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He Herpes zoster, also known as 'shingles', it is due to a reactivation of the varicella-zoster virus. It consists of an infection that characteristically affects a nervous region and that can be painful. It can affect anyone who has had chickenpox previously and, although its incidence may be mild in children, it increases in those who had it during the first year of life.
The exact cause of this reactivation is unknown. When a person comes into contact with the varicella-zoster virus for the first time, it is usually during childhood and manifests as the classic chickenpox rash. After infection, the virus remains inactive (asleep) in the nerve ganglia for the rest of life and can reactivate after months or years, causing the Herpes zoster.
There are some factors that can predispose to this reactivation, such as a decrease in the body's defenses caused by diseases, medications, advanced age ... Although it can also affect children who have been correctly vaccinated against chickenpox, its frequency it is much less than after suffering the disease.
The first thing patients notice is a burning or tickling type discomfort in the area where later skin lesions appear in the form of vesicles (granites with fluid inside) small and grouped, which follow the path of a nerve.
These vesicles, with the passage of days, dry out and become scabs. The most frequent location is on the trunk (on the back or on the side), with a unilateral distribution. These lesions last 10 to 14 days and do not usually leave a scar in most cases. The scabs usually come off about 2 to 4 weeks after the rash starts.
Other symptoms that we can find are fever, general malaise, headache, muscle pain, swollen glands ...
Once the skin lesions have disappeared, pain in the area, called postherpetic neuralgia, may persist, but this complication in children is rare. The main complication in pediatrics is superinfection by a bacterium.
The diagnosis is established by the clinic, not being necessary to carry out complementary examinations in most of the cases. The appearance of the lesions, together with the typical distribution and the history of having had chickenpox, usually lead to suspicion of this disease. If there are doubts, there is the option of doing different laboratory techniques to investigate the presence of the virus in the lesions.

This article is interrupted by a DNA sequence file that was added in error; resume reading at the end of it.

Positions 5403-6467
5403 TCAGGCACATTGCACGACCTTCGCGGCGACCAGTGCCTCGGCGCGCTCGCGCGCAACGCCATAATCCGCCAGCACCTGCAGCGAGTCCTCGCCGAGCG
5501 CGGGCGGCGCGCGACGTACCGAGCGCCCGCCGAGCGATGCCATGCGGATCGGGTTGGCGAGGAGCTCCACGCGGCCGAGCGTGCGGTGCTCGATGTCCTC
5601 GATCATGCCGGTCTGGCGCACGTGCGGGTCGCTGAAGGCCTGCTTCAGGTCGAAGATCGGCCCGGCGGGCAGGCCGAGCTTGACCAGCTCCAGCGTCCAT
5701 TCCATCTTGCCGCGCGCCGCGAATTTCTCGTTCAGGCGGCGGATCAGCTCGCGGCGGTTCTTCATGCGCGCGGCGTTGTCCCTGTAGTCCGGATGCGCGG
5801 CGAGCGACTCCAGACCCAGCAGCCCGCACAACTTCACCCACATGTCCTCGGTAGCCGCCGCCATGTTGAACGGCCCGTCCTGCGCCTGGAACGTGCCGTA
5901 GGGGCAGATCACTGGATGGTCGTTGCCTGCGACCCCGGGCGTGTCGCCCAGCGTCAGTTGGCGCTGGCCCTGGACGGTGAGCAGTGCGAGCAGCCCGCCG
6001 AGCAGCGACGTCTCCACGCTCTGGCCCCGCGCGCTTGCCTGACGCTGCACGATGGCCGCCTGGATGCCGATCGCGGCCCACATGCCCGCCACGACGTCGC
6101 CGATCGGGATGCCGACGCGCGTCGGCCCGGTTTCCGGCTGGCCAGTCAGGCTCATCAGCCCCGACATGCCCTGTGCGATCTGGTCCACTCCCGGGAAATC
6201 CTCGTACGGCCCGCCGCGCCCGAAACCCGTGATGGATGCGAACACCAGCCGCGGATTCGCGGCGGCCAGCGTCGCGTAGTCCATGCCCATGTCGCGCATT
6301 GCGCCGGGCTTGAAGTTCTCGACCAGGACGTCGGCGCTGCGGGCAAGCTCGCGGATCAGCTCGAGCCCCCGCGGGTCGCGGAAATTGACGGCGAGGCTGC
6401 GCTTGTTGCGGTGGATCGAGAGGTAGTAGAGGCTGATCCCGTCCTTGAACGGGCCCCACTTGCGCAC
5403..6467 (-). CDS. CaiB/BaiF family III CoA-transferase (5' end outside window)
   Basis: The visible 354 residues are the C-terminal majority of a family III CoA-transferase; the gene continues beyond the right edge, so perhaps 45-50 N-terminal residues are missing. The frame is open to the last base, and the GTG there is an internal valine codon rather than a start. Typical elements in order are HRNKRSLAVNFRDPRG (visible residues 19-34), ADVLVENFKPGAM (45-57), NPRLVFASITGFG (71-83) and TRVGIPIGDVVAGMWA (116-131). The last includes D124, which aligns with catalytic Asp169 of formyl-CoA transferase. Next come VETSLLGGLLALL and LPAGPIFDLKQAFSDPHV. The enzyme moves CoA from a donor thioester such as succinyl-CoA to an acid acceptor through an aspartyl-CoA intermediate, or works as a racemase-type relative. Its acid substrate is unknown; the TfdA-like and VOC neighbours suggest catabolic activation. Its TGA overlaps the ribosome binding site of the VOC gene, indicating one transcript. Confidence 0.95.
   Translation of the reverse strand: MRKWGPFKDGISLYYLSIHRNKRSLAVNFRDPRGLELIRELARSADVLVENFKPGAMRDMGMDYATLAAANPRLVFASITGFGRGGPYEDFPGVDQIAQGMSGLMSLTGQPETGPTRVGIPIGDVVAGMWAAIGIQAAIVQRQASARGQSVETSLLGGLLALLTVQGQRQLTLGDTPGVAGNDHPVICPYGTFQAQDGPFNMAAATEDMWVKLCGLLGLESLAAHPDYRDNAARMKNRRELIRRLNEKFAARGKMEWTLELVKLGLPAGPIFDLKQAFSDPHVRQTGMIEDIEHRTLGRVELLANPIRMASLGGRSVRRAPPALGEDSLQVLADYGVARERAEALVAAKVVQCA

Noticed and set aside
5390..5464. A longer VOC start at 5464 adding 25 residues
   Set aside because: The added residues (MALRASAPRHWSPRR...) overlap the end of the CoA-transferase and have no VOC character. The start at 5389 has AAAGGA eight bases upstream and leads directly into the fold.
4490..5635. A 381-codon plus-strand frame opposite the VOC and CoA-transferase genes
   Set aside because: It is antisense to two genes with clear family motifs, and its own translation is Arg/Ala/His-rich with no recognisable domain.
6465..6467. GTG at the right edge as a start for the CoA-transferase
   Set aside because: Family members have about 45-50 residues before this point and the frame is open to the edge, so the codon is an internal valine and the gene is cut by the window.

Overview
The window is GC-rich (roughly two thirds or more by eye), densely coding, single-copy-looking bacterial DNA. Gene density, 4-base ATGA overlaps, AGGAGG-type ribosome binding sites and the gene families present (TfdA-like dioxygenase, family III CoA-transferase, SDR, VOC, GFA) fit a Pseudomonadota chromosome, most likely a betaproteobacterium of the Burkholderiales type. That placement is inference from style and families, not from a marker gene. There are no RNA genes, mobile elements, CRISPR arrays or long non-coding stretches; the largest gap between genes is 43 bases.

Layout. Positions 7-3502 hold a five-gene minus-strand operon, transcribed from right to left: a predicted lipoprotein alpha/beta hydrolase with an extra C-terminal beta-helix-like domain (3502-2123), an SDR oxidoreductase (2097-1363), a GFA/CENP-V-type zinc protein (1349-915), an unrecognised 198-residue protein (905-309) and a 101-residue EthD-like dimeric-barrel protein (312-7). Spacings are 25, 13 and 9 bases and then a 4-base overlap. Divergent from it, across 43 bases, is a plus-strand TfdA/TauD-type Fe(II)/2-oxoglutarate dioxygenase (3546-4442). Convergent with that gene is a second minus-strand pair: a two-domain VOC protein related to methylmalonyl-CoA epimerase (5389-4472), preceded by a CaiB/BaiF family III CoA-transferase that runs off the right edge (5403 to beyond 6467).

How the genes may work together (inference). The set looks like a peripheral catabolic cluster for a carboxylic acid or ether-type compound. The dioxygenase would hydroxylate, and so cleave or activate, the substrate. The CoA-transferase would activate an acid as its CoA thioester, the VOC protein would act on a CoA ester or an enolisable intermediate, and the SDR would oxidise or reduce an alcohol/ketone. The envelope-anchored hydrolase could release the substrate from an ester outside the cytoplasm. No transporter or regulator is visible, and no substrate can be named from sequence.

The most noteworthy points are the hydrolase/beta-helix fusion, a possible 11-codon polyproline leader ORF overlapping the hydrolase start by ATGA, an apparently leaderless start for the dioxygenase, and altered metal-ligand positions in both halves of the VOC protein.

The herpes zoster infection In healthy children, it does not usually require treatment, only symptomatic treatment in case of pain or itching and prevention of bacterial superinfection with adequate hygiene of the lesions. In certain circumstances, antiviral treatment may be indicated, but especially in children with impaired defenses. It is important to know that if herpes zoster appears on the face, near the eye, an ophthalmologist should be consulted.
In relation to contagion, we must bear in mind that the fluid from the vesicles is contagious for someone who has not had chickenpox, so children with shingles should stay home until all lesions have crusted over. The contagion would be in the form of chickenpox in those people who have not had it or are not vaccinated.
There is no way to totally prevent shingles. However, because the chickenpox vaccine reduces its risk and severity, it is recommended keep the vaccination schedule up to date. Newborns, pregnant women, people with weakened immune systems, and those not immune to chickenpox should avoid contact with people with shingles until the rash is completely healed.
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